Using Powerbase Part 5
by Derek Haslam
This month we will look at mail merging and at Powerbase's script language
The latest version of Powerbase, PB913SH, has a host of improvements and additions over versions previously offered on RW discs and you are advised to upgrade using the copy on this disc. Also present is the documentation, brought up to date and presented in HTML format for easy reading along with this article, as well as Impression, Ovation Pro and PDF formats.
It's called "mail merging" because merging names and addresses from a database into letters is the commonest use of the principle. "Data merging" is more accurate since any textual data can be merged into any sort of document. All wordprocessors and DTP programs should support data merging by one of two methods:
Mail merging using the CSV-file method will be demonstrated using Ovation and Easiwriter and the Impulse method with Ovation Pro and the Impression family.
Mail merging with Ovation (non-Pro)
Use the links shown above to obtain !Mail and to extract the file OVATIONLET from the FORMLETTER zip file. Once you have the database and the letter there are three stages to go through:
Should you experience any difficulty in reproducing the above you will find a copy of the letter, with the merge tags already inserted, in LETTER2.
Load !Printers. If just want to see the data merging into the letter but aren't prepared to waste 10 sheets of paper, set up the Connections window to print to a file.
Mail merging with EasiWriter
I hope the following description is still relevant. I don't have a recent version of EasiWriter to hand and so carried out the trial with TechWriter v.2.01 (17-Dec-93!). It would be a good idea to read the foregoing description even if you don't have Ovation since a similar 3-stage process will be used with EasiWriter.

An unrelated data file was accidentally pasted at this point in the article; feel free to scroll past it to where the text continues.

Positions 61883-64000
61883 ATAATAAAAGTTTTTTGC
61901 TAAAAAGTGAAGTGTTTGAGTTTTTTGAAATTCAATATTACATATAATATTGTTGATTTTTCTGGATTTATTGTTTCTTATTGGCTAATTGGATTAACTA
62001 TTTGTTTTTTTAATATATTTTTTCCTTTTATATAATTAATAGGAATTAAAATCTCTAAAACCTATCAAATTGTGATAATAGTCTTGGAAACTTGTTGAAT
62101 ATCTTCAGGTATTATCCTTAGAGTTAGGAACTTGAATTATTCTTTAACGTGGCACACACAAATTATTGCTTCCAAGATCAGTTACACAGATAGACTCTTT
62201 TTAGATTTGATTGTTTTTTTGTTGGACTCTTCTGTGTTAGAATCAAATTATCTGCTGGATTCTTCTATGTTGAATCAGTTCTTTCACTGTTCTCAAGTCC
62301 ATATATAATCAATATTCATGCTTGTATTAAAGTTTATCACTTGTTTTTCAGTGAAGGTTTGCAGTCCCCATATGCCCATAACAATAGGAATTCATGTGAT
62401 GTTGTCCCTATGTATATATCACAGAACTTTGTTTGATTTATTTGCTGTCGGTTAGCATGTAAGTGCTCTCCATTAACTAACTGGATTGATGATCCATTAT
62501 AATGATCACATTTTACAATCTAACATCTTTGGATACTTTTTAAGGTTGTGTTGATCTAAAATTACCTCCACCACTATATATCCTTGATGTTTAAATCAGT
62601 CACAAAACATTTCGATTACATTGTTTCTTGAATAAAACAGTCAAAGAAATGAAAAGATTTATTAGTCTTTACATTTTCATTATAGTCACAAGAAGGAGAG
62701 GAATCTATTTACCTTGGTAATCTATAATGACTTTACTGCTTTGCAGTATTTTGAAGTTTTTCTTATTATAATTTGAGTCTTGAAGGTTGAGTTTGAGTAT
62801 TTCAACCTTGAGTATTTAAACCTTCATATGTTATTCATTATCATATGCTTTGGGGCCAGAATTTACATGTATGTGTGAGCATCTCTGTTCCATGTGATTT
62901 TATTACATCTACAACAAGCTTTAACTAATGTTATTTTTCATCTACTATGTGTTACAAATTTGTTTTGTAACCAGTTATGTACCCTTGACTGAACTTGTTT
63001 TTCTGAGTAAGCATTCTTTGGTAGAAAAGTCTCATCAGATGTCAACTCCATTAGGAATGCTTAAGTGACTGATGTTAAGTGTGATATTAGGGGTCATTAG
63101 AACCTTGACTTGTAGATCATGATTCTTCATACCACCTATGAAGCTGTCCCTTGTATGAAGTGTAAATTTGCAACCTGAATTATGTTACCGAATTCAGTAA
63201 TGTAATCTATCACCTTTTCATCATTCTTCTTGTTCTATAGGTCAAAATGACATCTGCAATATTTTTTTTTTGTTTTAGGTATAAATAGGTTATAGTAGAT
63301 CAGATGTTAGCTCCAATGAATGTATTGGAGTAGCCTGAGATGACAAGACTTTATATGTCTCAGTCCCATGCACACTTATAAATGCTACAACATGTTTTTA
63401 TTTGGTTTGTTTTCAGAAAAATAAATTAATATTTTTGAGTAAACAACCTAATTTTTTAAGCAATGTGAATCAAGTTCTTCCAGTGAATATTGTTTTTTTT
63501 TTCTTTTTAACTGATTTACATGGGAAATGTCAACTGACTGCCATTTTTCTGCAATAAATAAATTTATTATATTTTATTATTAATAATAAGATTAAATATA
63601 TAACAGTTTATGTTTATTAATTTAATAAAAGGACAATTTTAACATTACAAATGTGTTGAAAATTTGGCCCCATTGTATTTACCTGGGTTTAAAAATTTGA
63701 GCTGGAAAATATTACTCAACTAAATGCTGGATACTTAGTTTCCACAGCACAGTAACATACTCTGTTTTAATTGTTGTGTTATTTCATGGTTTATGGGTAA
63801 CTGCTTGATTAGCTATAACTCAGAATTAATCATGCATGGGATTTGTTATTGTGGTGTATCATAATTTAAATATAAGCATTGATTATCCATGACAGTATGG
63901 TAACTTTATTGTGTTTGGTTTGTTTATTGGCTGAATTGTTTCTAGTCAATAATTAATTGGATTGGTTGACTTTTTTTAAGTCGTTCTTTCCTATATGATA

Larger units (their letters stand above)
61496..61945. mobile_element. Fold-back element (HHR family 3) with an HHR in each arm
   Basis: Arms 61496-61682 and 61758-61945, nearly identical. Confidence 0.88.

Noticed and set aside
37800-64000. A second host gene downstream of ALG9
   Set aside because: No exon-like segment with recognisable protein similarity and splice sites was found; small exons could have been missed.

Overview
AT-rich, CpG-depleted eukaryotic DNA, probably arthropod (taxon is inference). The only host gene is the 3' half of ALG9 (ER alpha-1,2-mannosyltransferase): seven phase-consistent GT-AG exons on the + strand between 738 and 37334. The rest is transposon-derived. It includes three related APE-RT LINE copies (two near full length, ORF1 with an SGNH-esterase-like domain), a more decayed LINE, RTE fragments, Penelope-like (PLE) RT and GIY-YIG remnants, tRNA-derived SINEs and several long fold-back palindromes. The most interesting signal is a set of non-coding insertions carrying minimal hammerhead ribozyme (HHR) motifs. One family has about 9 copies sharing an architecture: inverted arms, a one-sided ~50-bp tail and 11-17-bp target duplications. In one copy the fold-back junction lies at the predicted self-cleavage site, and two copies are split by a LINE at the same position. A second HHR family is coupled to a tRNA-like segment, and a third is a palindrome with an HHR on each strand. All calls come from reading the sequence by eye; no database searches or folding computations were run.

From Powerbase's main menu choose Export CSV file=>Options, select With header on the options window and click the Accept (OK) button. Now select all the fields and export the CSV file exactly as described above for the Ovation merge. The only difference is that the file now has a header record consisting of the tags of all the fields. (Examine the file in an editor.) It isn't essential to include this header but it makes preparing the document much more understandable.
Misc=>Print=> takes you to the Print window. Select the Merge and Preview buttons. If you don't select the latter EasiWriter will print the letters without ever displaying the merged data in the document window. Click Print and the first record is merged. A window pops up giving you the opportunity to print the letter but you can click Skip to make it go straight to the next one. Abandon does what you might expect and the merge tags reappear.
Using Impression and Ovation Pro
The following method works with with Ovation Pro and all versions of Impression back to Impression II and even Impression Junior. The Impulse II module, which is incorporated in Powerbase, allows the database and document processor to communicate with each other and pass data back and forth by in-memory transfer; no CSV file or user-intervention needed.